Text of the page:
Birthday books. I haven’t done this myself, but I think it’s a great idea. Basically, you make yearly photo books for your kids! It’s nice because it’s a special thing you do for each of your kids and they don’t have to share with anyone else. Plus, it’s a nice way to get those thousands of pictures that you take each year in print form! I like how personal these are, and that you can include captions and little stories based on the layout you choose. It does take a lot of work though, especially if you have several kids! You can try Shutterfly for a cheaper option, Blurb for an in-between option, or Artifact Uprising for a more high-end option.
Yearly photo books. If you like the idea of the birthday books but would only prefer to do one per year for your whole family, this is a good option! Again, you can include pictures and text, and it’s a good way to get all those pictures off of your computer and in print form. Plus they make great coffee table books or decorations!
File with papers. One thing that I had on my 1001 in 101 list was to organize all the papers I’ve collected from my kids. We used to do a lot of little painting and coloring projects, and as my son has started preschool, the papers I’ve saved have just started piling up. So I did some research on different ways to organize your kids’ papers, and came up with something super simple and easy. I got a file box for each of my kids, filled it with hanging file folders, and marked each with either a stage (baby, toddler, preschool) or a grade (K-12). Now I have a designated place to put things we make together, things they bring home from school, and eventually, report cards and special papers they write. It was really easy to do and it is so much more organized than what I was doing before! You can get a simple cardboard box, a decorative box, or even a waterproof plastic box. Plus there are tons of cute file options. I just went for the basic green hanging files (because I’m cheap), but you can get creative with these if you want.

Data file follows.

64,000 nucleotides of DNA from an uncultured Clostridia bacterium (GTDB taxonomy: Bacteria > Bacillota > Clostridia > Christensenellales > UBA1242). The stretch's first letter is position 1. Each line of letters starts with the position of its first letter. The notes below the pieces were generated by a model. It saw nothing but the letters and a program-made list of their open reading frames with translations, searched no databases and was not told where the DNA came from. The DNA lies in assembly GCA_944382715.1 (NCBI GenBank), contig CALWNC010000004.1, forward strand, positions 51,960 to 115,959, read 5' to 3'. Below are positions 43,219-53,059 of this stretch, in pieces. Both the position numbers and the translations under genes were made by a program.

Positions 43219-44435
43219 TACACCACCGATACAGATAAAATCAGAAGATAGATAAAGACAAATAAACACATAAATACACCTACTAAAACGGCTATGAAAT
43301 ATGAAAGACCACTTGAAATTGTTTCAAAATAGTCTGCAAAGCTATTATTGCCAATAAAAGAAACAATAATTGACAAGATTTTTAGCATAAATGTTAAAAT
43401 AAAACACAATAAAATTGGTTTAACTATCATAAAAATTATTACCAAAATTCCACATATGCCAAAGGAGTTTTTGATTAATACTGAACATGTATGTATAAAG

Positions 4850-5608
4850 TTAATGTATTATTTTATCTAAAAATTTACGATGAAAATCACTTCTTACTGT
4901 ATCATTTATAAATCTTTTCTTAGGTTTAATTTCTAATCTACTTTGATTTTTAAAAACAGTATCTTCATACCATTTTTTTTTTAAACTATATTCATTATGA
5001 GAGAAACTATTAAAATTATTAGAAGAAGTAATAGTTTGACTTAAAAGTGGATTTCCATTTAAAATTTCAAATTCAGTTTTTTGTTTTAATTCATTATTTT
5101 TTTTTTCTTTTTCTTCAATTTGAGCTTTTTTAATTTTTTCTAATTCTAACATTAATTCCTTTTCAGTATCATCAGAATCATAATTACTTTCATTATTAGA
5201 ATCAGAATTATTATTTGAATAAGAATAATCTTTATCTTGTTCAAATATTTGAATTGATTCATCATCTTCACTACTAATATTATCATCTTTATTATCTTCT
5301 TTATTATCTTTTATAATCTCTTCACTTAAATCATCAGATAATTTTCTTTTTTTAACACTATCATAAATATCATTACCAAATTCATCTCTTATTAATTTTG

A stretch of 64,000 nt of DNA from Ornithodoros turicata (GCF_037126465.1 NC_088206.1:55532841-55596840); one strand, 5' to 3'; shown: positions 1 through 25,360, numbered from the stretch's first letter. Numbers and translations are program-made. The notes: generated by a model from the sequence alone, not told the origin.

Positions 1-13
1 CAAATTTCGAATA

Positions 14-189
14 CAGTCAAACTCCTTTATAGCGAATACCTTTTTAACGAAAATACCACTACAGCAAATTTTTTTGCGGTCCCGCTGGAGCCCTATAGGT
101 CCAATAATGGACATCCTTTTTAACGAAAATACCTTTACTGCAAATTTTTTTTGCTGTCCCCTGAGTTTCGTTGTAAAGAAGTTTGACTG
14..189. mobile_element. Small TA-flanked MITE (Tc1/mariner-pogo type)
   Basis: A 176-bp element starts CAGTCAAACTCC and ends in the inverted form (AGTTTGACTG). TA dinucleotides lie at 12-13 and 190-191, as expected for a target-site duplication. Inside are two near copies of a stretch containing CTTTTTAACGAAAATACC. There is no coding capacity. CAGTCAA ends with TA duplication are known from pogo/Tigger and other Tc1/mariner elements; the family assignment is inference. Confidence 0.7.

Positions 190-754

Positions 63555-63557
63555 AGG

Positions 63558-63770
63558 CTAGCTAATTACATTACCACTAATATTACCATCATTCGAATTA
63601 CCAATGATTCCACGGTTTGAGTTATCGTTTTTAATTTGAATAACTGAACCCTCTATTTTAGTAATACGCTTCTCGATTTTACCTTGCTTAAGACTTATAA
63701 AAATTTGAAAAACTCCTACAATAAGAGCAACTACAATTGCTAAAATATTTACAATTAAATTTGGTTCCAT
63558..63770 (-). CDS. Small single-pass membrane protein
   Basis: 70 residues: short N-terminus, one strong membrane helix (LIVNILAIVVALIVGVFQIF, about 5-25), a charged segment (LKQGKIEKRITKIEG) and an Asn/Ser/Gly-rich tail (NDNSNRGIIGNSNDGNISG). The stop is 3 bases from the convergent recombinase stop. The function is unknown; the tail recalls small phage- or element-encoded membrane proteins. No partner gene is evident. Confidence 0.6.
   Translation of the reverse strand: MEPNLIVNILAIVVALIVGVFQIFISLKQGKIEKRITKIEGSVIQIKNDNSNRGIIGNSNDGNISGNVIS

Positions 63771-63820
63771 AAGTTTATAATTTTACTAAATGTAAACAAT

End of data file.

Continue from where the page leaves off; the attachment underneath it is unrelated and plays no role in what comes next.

Event books. Did you go on a vacation to Disneyland or on a road trip across the country? Doing a photo book just about that event is a good way to document it in a physical way. My husband’s aunt made photo books for everyone for our last family reunion and our kids LOVE looking at it!
Social media photo books. I think everyone has heard of Chatbooks by now, but I love our Chatbooks. I have a series that features pictures of my kids together, and they love looking at these, too. If you use Instagram they are incredibly easy to set up, and Chatbooks basically does the work for you. Plus they are really cheap, which is a big bonus since some photo books are pricey. I also like that they are small and simple, and you can include captions and dates, or not if you don’t want them. They are the lazy mom’s way of preserving memories for kids. And also maybe the smart mom’s way.